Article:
The Empress of Vancouver is in part the story of queerness vs. homonormativity. Oliv used this term early on in production, and it resonated with me. "Homonormativity" is a process of gay normalization by cisgender, white, able-bodied, and affluent gays and lesbians who have come to define the boundaries of queerness. Gays and Lesbians have spent decades seeking equal status through the courts and in the hearts and minds of the public, but in the process of seeking approval we have at best failed to celebrate the vastness of the community and at worst, excluded people from the movement.

As Oliv has pointed out in jest, I look like the poster child for homonormativity. In 2001, I was a litigant in the lawsuit aimed at making marriage legal for gay and lesbian couples in Canada. I'm now married, have a 6-year-old son, a dog and can generally be seen wearing button up shirts. Yet, this more expansive view of queerness — which was being defined and embodied in 1981 — is one of the things I wanted to centre in the film, and spark an intergenerational conversation about. 

Jessica called me in the summer of 2020 to tell me that the film had finally found funding through Telus Originals. The budget was tight, especially given our expansive vision for the film, and the timeline was even tighter, but I had no idea at the time just how lucky we were. Christina Willings, the production executive at Telus, championed the film at every turn. Because of her own personal connection to the community, she understood the importance of the story and the value of Oliv's point of view in relation to queer history. We were allowed to make the film that we wanted to make.

In January of 2021 in the midst of the pandemic, we began to film. Every Friday night Oliv headed to Vancouver's Davie Village in drag, her handmade outfits wowed passersby and brought joy to residents during a dark time. In the film, Oliv describes these Friday night performances as a form of social therapy. For me, it was like going from black and white to colour. A chance to see and be part of a world where the boundaries of queerness are infinite. Filming these nights became a welcome ritual for us, a way for us to create a film in a dark time.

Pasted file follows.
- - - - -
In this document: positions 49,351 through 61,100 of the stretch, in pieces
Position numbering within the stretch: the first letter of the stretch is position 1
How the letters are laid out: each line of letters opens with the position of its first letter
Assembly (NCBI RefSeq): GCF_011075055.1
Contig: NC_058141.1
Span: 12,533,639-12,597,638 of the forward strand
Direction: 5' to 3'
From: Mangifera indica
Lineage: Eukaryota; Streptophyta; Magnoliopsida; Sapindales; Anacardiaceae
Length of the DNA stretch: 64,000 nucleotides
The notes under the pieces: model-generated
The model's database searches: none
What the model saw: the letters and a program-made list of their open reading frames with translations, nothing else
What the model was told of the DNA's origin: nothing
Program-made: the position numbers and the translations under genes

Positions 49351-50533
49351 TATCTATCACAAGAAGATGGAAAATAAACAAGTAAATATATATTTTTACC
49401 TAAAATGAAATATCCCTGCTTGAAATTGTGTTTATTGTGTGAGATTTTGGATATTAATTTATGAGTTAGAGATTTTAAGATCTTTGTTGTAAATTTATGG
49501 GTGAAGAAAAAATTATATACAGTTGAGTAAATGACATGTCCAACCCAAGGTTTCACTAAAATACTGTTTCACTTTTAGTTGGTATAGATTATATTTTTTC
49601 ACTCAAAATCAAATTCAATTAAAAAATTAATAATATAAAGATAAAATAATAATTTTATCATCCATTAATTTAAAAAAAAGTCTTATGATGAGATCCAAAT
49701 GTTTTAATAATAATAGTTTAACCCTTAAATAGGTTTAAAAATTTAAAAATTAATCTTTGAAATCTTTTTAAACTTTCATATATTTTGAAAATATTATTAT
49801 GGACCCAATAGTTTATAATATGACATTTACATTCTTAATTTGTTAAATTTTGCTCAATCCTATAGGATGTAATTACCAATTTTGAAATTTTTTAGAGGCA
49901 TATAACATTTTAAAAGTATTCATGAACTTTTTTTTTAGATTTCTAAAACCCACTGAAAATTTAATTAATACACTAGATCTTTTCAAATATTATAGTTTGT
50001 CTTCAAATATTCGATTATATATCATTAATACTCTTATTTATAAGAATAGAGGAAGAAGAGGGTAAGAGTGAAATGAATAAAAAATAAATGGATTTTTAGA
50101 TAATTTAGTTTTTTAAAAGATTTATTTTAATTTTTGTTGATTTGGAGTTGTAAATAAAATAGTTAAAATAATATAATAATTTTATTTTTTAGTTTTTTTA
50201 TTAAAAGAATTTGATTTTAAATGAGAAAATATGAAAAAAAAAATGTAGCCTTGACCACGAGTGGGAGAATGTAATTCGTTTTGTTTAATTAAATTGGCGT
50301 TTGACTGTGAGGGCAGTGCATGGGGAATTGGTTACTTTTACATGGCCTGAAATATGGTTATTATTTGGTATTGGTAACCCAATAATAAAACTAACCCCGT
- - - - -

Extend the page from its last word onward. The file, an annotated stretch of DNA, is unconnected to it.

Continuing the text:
For me The Empress Of Vancouver was a chance to celebrate Oliv's everyday life, a chance to help tell this incredible untold story of our own history as a movement. An opportunity to develop a new language for queer cinema. 

The film is a celebration of friendship and the value of non-conformity, and a reminder that history happens in the margins. And to top it all off, it's supported by a striking original score by Cindy Lee/Pat Flegel. All in all, it's a hell of a good time.


The Empress of Vancouver screens in Toronto at the Inside Out 2SLGBTQ+ Film Festival on Sunday, May 29. It is available to stream across Ontario from May 26 to June 5.

ABOUT THE AUTHOR

Dave Rodden-Shortt has over 15 years of experience as a Creative Director. Dave holds a BA in Communications and Film Studies from Queen’s University and is the founder of fix8 Media (2002) and Shortt and Epic Productions (2011). Dave's work and creativity has won him awards, including the Gerry Brunet Award for Best BC Short Film, Under the Rainbow. His latest short film, Happytime Social Club, commissioned by B.C.’s Knowledge Network premiered at VIFF in 2019.